Provincials, patrons, and the rhetoric of <i>repetundae</i>

Jonathan R. W. Prag

in Community and Communication

Published in print January 2013 | ISBN: 9780199641895
Published online January 2013 | e-ISBN: 9780191746130 | DOI:
Provincials, patrons, and the rhetoric of repetundae

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The chapter explores Cicero’s rhetoric in the Verrines, alongside the several repetundae defence speeches. It challenges Cicero’s premise in the Verrines that repetundae trials were undertaken in defence of the allies. Both Verres and Cicero took advantage of the ever more prominent institution of provincial clientela, and Cicero’s own response, no less than Verres, was surely responsible for the increasing irrelevancy of the repetundae court and the fact that it was, in reality, never a citadel for the allies, but a forum for Roman politics, in which the provincials could only ever hope to reap the very limited rewards of patronage and clientela. The Verrines mark the most extreme exploration of the possible linkage between repetundae and patronage—but that such a connection was not the primary function of either.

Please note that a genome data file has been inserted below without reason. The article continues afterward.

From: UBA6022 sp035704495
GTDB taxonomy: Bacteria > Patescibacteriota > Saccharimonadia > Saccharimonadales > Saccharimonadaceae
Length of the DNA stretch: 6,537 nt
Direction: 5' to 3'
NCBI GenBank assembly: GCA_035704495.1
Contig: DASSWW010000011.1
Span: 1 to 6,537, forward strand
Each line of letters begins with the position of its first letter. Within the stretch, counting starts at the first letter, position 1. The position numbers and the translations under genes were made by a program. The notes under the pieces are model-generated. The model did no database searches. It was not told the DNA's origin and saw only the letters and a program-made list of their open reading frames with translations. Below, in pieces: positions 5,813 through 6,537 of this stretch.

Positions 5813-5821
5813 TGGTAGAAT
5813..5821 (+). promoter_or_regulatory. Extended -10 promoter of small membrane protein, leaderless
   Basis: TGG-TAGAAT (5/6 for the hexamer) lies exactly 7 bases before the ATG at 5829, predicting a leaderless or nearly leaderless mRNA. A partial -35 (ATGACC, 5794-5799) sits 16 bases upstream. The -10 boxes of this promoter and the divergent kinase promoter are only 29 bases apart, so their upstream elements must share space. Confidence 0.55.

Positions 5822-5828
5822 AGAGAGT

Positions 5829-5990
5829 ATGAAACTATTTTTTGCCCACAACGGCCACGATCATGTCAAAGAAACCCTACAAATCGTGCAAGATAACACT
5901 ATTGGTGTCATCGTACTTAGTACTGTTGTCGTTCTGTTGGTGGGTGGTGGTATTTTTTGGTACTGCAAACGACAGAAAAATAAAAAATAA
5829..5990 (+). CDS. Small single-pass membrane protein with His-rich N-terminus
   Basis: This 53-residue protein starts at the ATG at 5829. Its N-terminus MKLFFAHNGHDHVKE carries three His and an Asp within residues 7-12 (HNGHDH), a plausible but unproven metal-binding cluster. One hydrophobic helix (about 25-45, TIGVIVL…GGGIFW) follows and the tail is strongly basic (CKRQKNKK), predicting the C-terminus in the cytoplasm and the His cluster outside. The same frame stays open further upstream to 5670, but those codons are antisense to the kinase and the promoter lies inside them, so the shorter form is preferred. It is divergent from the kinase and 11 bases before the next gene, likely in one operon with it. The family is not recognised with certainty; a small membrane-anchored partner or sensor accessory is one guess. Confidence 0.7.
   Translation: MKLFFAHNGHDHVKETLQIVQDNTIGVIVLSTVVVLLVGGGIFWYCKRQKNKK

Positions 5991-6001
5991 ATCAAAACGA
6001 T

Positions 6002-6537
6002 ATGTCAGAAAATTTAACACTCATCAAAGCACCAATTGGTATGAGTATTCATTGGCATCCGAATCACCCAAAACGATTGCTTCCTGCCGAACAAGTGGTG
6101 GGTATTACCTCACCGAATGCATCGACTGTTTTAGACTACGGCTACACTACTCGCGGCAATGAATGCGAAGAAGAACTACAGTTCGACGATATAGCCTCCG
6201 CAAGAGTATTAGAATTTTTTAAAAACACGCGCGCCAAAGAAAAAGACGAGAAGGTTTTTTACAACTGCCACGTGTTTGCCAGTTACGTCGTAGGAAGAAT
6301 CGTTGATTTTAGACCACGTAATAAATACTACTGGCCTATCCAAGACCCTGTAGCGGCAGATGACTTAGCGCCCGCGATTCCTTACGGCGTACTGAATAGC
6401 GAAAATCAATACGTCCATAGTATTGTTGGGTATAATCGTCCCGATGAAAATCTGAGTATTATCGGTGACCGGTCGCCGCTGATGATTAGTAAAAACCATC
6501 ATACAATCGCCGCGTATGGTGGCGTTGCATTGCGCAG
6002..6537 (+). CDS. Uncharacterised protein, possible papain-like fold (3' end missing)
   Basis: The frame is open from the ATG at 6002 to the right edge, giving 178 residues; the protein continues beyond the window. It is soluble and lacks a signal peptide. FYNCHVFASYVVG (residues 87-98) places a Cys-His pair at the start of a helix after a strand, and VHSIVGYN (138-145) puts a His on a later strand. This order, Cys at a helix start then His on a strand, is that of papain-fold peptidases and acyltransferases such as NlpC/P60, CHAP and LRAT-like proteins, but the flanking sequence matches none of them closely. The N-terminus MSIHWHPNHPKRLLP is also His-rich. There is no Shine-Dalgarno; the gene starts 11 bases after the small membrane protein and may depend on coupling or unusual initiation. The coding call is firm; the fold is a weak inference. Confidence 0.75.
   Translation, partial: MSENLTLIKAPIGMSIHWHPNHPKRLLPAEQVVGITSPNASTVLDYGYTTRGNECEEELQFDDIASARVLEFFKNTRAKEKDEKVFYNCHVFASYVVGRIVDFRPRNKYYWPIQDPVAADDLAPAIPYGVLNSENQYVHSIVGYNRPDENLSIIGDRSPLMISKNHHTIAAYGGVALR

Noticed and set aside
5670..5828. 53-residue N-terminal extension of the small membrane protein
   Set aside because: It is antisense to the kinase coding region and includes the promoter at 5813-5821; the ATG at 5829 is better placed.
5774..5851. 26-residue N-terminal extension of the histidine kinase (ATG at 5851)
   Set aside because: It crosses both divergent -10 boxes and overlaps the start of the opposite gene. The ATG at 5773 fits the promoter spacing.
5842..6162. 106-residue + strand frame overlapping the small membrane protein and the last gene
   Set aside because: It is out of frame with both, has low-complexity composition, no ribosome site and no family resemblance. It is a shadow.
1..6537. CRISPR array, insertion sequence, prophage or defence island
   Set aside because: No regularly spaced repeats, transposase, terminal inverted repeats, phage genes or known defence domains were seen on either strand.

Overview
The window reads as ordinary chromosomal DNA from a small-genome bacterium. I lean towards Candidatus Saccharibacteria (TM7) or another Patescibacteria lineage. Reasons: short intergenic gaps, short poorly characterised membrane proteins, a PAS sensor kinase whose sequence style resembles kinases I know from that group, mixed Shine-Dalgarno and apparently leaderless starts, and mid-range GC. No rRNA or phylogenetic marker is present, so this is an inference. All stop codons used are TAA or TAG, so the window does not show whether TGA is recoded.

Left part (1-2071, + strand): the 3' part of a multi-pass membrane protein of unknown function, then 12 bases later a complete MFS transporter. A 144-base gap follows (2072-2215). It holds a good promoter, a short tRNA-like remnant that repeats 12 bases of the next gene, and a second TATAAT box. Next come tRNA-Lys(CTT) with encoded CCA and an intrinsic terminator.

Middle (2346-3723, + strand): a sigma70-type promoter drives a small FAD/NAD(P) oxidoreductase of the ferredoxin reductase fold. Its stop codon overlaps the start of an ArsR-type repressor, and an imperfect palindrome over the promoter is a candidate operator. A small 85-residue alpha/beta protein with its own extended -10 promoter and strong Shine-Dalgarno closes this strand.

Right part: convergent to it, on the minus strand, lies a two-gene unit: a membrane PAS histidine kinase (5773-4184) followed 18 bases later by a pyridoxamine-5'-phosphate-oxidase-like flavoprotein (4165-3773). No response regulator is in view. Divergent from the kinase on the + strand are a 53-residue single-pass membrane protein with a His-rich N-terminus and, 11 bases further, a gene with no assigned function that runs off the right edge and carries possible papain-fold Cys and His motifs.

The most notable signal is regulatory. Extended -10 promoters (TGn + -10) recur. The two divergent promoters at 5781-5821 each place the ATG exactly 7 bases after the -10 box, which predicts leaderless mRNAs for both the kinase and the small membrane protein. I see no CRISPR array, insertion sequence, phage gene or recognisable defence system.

Keywords: oratory; Cicero; Verrines; Verres; repetundae trials; patronage; provincials

Chapter.  9431 words. 

Subjects: Classical History

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